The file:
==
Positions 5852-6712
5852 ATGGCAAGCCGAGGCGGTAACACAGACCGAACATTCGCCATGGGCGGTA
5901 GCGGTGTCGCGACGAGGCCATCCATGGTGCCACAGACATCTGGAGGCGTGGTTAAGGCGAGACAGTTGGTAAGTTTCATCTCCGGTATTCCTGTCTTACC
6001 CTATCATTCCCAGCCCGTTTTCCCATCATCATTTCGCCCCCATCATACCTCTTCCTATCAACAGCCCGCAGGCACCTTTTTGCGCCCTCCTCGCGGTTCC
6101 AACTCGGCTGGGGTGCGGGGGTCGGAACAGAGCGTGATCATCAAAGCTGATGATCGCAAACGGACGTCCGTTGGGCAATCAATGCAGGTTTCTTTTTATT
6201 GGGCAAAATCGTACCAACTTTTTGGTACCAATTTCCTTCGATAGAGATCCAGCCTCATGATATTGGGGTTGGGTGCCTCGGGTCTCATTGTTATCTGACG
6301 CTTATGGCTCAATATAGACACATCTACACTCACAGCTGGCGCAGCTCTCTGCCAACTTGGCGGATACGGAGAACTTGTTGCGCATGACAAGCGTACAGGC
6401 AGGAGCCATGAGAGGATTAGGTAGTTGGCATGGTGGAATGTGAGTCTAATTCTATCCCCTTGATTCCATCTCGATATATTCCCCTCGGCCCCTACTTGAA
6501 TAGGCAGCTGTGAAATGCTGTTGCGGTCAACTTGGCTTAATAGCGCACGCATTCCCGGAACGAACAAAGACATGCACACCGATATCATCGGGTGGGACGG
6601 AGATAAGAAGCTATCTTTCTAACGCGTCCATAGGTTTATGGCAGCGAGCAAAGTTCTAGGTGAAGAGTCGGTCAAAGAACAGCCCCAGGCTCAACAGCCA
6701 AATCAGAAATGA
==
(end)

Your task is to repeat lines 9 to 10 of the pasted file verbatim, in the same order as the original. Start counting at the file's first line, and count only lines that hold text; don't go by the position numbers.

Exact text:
6501 TAGGCAGCTGTGAAATGCTGTTGCGGTCAACTTGGCTTAATAGCGCACGCATTCCCGGAACGAACAAAGACATGCACACCGATATCATCGGGTGGGACGG
6601 AGATAAGAAGCTATCTTTCTAACGCGTCCATAGGTTTATGGCAGCGAGCAAAGTTCTAGGTGAAGAGTCGGTCAAAGAACAGCCCCAGGCTCAACAGCCA